Juniper has the greatest range of any conifer. It grows on all the continents of the Northern Hemisphere from the Arctic tundra to the semi-tropics. This demands great adaptability to varying conditions, and juniper is indeed undemanding as to where it grows: from almost bare rock to nutrient-rich groves.
Juniper’s habit varies: creeper, shrubby or erect, sometimes even tree-like, with other intermediate forms. Particular forms are also selected for production and sale as “varieties”.
Juniper grows slowly and produces hard tough wood, with a pleasant smell. Tree-like junipers can grow to 15 metres as they are long-living; the oldest individuals in Finland are close to 1000 years old. The erect and tree-like forms were protected in the wild for many years, and even now it is to be hoped that their use is limited.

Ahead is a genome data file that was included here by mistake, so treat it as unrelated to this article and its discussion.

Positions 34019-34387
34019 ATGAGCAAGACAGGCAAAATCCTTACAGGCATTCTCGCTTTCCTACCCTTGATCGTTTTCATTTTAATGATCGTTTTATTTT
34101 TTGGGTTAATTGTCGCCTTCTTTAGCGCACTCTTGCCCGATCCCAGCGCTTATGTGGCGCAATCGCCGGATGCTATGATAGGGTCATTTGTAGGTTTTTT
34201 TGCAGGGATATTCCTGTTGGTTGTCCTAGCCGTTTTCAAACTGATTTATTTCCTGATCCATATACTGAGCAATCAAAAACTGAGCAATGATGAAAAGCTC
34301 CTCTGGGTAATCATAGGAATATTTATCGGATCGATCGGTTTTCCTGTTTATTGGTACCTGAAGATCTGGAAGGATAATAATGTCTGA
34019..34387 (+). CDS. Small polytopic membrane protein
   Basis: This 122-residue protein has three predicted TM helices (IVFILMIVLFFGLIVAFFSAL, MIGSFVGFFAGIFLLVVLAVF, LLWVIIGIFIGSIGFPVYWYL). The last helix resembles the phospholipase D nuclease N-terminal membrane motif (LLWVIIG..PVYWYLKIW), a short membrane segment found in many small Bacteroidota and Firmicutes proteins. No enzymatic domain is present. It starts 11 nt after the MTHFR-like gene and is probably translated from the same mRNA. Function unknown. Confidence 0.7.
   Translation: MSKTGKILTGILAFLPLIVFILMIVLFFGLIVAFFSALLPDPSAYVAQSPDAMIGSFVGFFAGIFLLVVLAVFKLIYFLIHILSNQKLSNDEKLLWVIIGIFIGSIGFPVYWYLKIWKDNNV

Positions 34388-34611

The fruit of the juniper is often called a berry although it is in fact a juicy cone. The species is dioecious, i.e. each individual is either male or female. In the three years after pollination the flowers on the females first develop into green, and then blue, berry-like cones. They have been used traditionally for flavouring and as medicine. They have high resin content so consumption should be limited.